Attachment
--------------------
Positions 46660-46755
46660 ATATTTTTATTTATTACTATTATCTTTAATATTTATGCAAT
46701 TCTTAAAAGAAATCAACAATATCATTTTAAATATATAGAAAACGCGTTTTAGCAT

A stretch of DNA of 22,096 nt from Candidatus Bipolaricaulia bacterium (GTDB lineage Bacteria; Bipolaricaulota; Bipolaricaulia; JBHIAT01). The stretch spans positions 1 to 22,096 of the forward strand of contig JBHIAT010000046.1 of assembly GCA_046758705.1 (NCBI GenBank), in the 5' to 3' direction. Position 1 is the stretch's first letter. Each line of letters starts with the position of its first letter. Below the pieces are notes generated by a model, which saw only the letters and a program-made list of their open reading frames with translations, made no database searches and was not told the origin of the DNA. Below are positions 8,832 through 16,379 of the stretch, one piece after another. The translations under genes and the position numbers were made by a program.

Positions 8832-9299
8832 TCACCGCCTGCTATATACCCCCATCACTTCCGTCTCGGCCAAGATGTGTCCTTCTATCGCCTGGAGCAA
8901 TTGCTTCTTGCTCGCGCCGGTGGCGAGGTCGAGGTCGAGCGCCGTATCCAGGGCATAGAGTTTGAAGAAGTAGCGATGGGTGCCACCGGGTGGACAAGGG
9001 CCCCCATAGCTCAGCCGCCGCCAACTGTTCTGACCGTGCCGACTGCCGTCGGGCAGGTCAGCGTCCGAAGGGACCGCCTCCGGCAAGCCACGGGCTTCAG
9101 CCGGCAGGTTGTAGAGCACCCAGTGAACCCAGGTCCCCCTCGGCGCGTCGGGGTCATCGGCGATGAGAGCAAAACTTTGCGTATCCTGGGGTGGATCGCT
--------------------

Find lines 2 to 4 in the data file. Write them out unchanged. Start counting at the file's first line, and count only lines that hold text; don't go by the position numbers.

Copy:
46660 ATATTTTTATTTATTACTATTATCTTTAATATTTATGCAAT
46701 TCTTAAAAGAAATCAACAATATCATTTTAAATATATAGAAAACGCGTTTTAGCAT

A stretch of DNA of 22,096 nt from Candidatus Bipolaricaulia bacterium (GTDB lineage Bacteria; Bipolaricaulota; Bipolaricaulia; JBHIAT01). The stretch spans positions 1 to 22,096 of the forward strand of contig JBHIAT010000046.1 of assembly GCA_046758705.1 (NCBI GenBank), in the 5' to 3' direction. Position 1 is the stretch's first letter. Each line of letters starts with the position of its first letter. Below the pieces are notes generated by a model, which saw only the letters and a program-made list of their open reading frames with translations, made no database searches and was not told the origin of the DNA. Below are positions 8,832 through 16,379 of the stretch, one piece after another. The translations under genes and the position numbers were made by a program.